Jackass: Number Two (Paramount Pictures, R)

If a laugh-o-meter actually existed, I would not be at all surprised to learn that I laughed the most and the hardest at the two Jackass movies than I have at any other films of the new millennium.

 

 

When the original Jackass: The Movie came out, the guy who lived across the hall from me at the time threatened me to not write a review of it, because, in his words, "it isn't a movie." (It's worth noting that this guy is a fan.) It wasn't so much of an issue then, because the film wasn't screened for press. But now, when I certainly wasn't expecting a follow-up film (Johnny Knoxville has an at least somewhat respectable career these days, so it's good to see that he hasn't been spoiled), there is indeed a sequel, and it's more relevant to our culture than ever. Hell, in addition to some respectable artists being involved (usual Jackasses notwithstanding, Jackass: Number Two features appearances by John Waters (natch), the Three 6 Mafia, Jay Chandrasekhar, and Spike Jonze (who was in the first one as well)), Paramount decided to screen this one for press, and is even giving it a three-press-screening push (at least in the St. Louis area) that I never, ever would have guessed.

And really, I fully expect Jackass: Number Two to get slaughtered by most film critics and ignored by all of the others, but those film critics (and religious groups and concerned parents etc. etc.) will be wrong. For one thing, the two Jackass films practically beg to be dissected and theorized upon by film writers (admittedly, Jackass: The Movie played a major role in my undergraduate senior thesis), but that stuff's all boring (but, for the sake of argument, here are some topics to discuss post-screening if you and your friends are dry, intellectual types: What is to be made of the homosexual undertones of the film, and how does this reflect on the loud, presumably homophobic, jock frat boy meathead types that stereotypically like the Jackass films and TV shows? What does a man getting branded or another man getting a fishhook stuck through his face and then thrown into the ocean with sharks say about animal cruelty? And, maybe most importantly and topically, watch This Film Is Not Yet Rated and then watch the R-rated Jackass: Number Two. What can be learned about the MPAA for what they wouldn't allow in R-rated films showcased in TFINYR and what they would allow in Jackass? Also, of all of the depravity and dangerous acts depicted in Jackass, why is the only noticeably censored image that of a man drinking horse semen from a cup?). And while there are myriad interesting points to be made from all of this, I'm labeling it all "boring" because to discuss them, especially as I'm doing in this venue, detracts from how goddamned fun it is to watch Jackass. If a laugh-o-meter actually existed, I would not be at all surprised to learn that I laughed the most and the hardest at the two Jackass movies than I have at any other films of the new millennium.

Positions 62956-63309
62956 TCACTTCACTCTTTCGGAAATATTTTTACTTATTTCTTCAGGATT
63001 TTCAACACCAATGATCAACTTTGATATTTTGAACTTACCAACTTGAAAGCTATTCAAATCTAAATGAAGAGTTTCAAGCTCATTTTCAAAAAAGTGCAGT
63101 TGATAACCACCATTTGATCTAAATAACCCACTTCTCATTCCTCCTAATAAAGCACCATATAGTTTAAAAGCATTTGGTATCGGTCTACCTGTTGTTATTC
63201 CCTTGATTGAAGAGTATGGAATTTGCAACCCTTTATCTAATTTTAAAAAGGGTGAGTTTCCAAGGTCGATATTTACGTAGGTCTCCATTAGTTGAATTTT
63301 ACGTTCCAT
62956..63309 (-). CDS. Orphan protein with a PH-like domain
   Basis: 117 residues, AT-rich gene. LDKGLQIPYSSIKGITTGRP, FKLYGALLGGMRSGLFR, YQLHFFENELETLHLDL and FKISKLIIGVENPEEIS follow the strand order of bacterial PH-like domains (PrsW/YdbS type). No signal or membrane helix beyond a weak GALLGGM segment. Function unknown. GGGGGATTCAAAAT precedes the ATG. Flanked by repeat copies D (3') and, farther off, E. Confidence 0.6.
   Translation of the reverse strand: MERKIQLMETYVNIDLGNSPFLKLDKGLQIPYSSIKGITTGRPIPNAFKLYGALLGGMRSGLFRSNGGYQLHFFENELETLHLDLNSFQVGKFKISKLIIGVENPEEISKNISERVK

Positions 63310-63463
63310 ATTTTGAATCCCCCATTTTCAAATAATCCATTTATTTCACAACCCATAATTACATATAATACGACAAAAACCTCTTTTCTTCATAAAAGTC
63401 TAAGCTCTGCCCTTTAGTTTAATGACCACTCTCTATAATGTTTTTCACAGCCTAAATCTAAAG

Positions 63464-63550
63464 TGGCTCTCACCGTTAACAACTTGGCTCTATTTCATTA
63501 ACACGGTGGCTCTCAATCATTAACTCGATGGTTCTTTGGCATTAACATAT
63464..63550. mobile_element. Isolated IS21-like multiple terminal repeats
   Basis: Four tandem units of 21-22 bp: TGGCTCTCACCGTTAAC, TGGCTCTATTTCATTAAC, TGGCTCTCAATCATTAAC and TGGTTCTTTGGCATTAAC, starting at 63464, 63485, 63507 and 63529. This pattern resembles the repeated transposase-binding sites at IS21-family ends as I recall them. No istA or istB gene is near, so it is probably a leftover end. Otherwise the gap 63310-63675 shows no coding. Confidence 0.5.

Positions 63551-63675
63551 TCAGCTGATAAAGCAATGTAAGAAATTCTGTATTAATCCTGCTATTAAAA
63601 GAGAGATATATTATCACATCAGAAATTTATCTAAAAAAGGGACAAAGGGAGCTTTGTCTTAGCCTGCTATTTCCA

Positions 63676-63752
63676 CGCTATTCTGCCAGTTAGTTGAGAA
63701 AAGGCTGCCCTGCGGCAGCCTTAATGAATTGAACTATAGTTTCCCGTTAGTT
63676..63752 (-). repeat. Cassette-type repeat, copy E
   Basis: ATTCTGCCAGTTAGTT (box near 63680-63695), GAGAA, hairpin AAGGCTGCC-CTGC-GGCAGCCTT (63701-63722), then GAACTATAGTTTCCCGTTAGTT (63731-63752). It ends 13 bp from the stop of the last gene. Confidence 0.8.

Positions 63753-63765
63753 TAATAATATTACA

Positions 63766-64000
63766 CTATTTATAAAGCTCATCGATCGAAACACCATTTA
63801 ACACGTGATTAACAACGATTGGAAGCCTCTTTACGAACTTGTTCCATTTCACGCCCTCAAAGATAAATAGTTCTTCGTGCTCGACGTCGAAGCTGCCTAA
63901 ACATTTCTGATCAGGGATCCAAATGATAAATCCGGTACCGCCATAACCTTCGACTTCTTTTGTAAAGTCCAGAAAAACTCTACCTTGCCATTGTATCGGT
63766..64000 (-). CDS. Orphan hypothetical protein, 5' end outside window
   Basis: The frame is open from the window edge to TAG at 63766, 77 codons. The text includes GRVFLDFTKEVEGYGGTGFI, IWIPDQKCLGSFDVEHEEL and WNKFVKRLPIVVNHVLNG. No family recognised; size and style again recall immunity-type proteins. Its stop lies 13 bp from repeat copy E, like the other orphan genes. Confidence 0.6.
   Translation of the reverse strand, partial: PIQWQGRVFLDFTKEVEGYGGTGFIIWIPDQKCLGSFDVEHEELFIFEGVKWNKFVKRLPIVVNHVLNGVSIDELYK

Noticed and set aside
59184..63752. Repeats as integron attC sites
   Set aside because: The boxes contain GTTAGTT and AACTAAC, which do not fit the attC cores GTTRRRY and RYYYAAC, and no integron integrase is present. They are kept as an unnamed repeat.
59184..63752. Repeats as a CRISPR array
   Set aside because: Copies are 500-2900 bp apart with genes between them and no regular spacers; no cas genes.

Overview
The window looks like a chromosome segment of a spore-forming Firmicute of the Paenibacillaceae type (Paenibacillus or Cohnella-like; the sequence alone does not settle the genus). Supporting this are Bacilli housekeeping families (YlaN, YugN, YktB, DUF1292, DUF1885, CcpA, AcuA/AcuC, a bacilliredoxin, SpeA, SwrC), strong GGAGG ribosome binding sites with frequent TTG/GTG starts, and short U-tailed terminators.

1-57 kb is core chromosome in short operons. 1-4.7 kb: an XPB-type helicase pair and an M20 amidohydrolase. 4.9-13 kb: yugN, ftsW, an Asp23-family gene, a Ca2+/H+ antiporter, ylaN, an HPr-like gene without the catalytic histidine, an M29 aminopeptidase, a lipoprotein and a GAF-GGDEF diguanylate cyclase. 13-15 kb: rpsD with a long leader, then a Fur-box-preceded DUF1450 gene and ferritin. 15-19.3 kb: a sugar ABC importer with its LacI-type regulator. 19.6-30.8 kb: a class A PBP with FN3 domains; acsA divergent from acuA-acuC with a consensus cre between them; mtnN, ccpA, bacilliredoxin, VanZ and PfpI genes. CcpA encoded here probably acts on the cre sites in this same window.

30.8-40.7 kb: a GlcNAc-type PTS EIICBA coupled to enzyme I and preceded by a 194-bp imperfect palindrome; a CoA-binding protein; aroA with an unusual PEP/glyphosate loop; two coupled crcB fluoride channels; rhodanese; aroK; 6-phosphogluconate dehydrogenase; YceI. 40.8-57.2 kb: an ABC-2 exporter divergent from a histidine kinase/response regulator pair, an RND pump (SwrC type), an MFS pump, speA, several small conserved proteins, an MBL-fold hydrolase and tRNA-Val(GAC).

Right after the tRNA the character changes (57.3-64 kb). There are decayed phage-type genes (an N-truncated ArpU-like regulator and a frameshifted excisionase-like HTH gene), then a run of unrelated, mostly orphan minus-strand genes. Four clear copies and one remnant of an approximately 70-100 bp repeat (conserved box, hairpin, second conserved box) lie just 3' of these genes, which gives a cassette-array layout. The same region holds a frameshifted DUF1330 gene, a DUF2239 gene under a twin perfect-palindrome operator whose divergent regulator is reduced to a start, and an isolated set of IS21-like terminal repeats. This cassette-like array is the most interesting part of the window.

And laughing is what the Jackass movies are all about. When asked by Bam Margera's mother why he would burn a penis into the naked ass of one of his friends, Ryan Dunn responds, "Because it was funny." Coupled with Steve-O's post leech-directly-on-the-eyeball query about his heavily bloodshot eye-"Does it look cool?"-it's easy to figure out what these guys are really after. It isn't the academic theory, it's the entertainment. And yes, Ryan, it was funny, and yes, Steve-O, it does look cool.

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